Well do I remember my first few days as a Tanglewood Fellow. The pace of it. Already in the first concert there were brilliant things from the 2013 Tanglewood Music Center. Gabriel Campos Zamora’s clarinet playing in Kodály’s Dances of Galánta was breath-taking. He commanded the time; he commanded the space. I can only call Maestro Fruhbeck de Burgos conducting of the Beethoven 5th Symphony with the Fellows a blessed occasion.
Last November Mark Volpe, Managing Director of the Boston Symphony Orchestra, Anthony Fogg, Artistic Administrator, and members of the orchestra presented the 75th anniversary season of the festival in a low-key event, which, as relaxed and friendly as it was, brought back memories of old Boston in its restraint. No one attempted to hide his pride in this important anniversary of what is undoubtedly the key music festival in North America, but nobody did anything that would be out of place at the Somerset Club either.
Mark Volpe and his organization pulled off an impressive feat in creating this season at such short notice. Former Music Director James Levine submitted his resignation only after most symphony orchestras, including the BSO, have established their programming for the next season and published it to waiting subscribers. Add to that the need to corral a feasible number of potential candidates for the open position of Music Director. The Boston Symphony’s 2011-12 is not only solid and nutritious, it is even rather exciting—apart from the added piquancy of the search. The fall will be mainly given over to guest conductors who have worked with the BSO for many years, or at least a few times in the past. The serious contenders for the permanent position will begin later on.
The news I have been expecting has now officially arrived:
James Levine will withdraw from his concerts with the BSO and Tanglewood Music Center due to further recuperation time needed after recent back surgery.
Michael Tilson Thomas will lead the BSO opening night performance of Mahler’s Symphony No. 2 on July 9, and Stravinsky’s Symphony of Psalms and Mozart’s Requiem on July 16, as well as the Tanglewood Music Center Orchestra in Mahler’s Symphony No. 3 on July 17.
Christoph von Dohnányi will conduct the staged Tanglewood Music Center Production of Strauss’s Ariadne Auf Naxos on August 1 And 2.
Johannes Debus will have his BSO Debut, conudctin Mozart’s The Abduction From Seraglio on July 23
Hans Graf will lead the BSO in program of marches, waltzes, and polkas by the Strauss Family on July 25 .
An announcement about substitute conductor for program of Strauss’s Four Last Songs and Mahler’s Symphony No. 4 with Soprano Hei-Kyung Hong on July 31 will be forthcoming.
These and other changes have been entered in the season schedule below.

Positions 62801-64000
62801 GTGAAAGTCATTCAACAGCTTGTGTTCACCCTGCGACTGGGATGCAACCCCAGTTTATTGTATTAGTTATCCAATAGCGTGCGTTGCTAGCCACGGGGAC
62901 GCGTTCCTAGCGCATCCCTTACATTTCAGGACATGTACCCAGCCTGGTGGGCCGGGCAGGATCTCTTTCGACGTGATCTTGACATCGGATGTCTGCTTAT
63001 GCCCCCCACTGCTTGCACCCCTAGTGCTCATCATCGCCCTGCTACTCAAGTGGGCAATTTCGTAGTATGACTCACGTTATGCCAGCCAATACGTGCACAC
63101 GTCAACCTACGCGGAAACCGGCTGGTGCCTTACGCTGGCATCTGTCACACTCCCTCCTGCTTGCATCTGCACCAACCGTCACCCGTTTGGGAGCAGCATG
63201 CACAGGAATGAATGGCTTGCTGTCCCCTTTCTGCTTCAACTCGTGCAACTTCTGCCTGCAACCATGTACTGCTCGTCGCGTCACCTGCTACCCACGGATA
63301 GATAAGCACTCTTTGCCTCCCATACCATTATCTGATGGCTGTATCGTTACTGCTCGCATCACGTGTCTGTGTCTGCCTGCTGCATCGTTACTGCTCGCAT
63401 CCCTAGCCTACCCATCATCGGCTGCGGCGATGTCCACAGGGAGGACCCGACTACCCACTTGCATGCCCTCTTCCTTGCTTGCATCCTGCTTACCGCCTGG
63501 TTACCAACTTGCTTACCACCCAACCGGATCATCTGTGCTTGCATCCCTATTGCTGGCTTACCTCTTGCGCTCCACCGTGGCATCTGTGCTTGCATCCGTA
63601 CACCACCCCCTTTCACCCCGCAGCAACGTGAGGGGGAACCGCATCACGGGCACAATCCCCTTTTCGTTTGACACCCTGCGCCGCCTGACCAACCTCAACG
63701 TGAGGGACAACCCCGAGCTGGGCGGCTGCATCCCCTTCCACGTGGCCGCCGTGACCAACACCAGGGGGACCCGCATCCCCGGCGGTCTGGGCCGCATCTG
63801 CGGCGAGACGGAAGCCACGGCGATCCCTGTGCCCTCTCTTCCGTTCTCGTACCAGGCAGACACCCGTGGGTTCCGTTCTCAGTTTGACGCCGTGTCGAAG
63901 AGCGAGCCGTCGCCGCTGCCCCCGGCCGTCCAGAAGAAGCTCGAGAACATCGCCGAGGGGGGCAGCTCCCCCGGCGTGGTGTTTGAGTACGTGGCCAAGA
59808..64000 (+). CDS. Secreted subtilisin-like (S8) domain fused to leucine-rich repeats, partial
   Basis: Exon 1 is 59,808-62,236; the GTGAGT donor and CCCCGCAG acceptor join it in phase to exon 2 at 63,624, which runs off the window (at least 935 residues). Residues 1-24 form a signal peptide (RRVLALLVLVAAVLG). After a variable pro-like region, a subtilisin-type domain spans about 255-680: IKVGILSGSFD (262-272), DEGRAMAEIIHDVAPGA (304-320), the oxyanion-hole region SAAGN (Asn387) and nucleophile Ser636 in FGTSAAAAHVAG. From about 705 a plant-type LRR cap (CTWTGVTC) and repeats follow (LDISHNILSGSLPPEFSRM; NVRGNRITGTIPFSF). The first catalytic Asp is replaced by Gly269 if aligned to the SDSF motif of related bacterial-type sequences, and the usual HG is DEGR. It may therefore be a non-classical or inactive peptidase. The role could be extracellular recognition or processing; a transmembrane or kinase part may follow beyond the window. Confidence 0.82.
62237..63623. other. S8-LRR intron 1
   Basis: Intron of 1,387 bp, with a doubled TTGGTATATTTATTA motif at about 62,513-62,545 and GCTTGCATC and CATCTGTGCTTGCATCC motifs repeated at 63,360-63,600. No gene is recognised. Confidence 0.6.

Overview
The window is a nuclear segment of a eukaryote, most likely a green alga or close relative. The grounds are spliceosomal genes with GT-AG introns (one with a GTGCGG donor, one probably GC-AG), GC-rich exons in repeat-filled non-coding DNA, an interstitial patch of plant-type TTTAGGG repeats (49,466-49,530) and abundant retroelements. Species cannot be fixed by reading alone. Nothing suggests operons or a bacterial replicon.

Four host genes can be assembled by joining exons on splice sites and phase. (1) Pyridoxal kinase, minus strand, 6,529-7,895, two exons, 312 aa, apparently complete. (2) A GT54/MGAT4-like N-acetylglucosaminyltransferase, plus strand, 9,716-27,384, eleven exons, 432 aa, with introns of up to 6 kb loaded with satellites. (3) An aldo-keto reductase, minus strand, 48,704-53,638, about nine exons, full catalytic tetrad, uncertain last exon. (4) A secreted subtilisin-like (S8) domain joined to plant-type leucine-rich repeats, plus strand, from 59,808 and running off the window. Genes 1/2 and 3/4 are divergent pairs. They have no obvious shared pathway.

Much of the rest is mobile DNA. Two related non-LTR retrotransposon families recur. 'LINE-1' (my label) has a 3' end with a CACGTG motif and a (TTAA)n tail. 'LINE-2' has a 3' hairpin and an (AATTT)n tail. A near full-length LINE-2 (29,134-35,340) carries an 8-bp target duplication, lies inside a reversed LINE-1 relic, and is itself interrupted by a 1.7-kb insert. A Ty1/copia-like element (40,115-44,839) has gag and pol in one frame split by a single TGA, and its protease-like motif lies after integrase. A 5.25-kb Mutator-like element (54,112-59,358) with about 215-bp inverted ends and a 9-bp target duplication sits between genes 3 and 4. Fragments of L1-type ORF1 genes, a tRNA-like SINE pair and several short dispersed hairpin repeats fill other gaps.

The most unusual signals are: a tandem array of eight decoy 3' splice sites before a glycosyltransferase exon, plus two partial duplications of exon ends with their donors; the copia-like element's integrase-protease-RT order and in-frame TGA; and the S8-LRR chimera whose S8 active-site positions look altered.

What can one say to this? I left my opening sentence as it was, because Maestro Levine’s cancellations are now routine. I wrote a defense of the Maestro back in February, and that still stands. Levine has improved the orchestra, organized some excellent programs, and conducted some brilliant performances, along with some mediocre ones. There is nothing sadder than being unable to work, especially if it is an artistic vocation to which one is devoted, and Mr. Levine’s health may well be out of his control, but he has disappointed his audiences and his TMC students for too long. He has missed 60% of his BSO engagements this past season, and now there is more. We don’t know what to expect next season, either at the BSO or at the Met, where Levine was to inaugurate a much-publicized new Ring Cycle. There is enough evidence for us to conclude that he is truly physically incapable of pursuing the agenda he has taken up at both institutions. It is time for him to cut back his commitments to the point where he can give his best to his public and his students on a reliable, if not consistent basis.
A jumbo jet full of PASSENGERS waits to pass through customs, passports in hand. They are in between, not yet present in any country. At the end of the corridor an automated dispenser of hand sanitizer welcomes them to the United States and to Los Angeles, such as it is. A few passengers exchange anxious glances with the impassive and, for some, unfamiliar machine.
The line does not move.
Eventually a DIMINUTIVE WOMAN approaches the machine, hand extended. The dispenser BUZZES and a tennis ball-sized dollop of hand sanitizer appears in her hand. She returns to her place in line, staring at the impassive white bolus in her palm, more anxious than before.
The line begins to move.
What is sadly no longer James Levine’s traversal of Beethoven’s symphonies began with nothing but joy for the Symphony Hall audience, at least in my impression. Rafael Frühbeck de Burgos has been manfully representing the Beethoven symphonies at Tanglewood and at Symphony Hall since 2000, while Ozawa and Levine pursued other interests, and his powerful, rock-solid interpretations of Beethoven surely must be among the achievements which have endeared him to the orchestra and its audiences. His approach is typical of his generation: large in scale and focused on the heroic, Promethean side of the composer, but entirely cleansed of unnecessary expressive mannerisms. His performances have the purity and grandeur of Klemperer without his austerity. He also is meticulous about detail without drawing attention to it.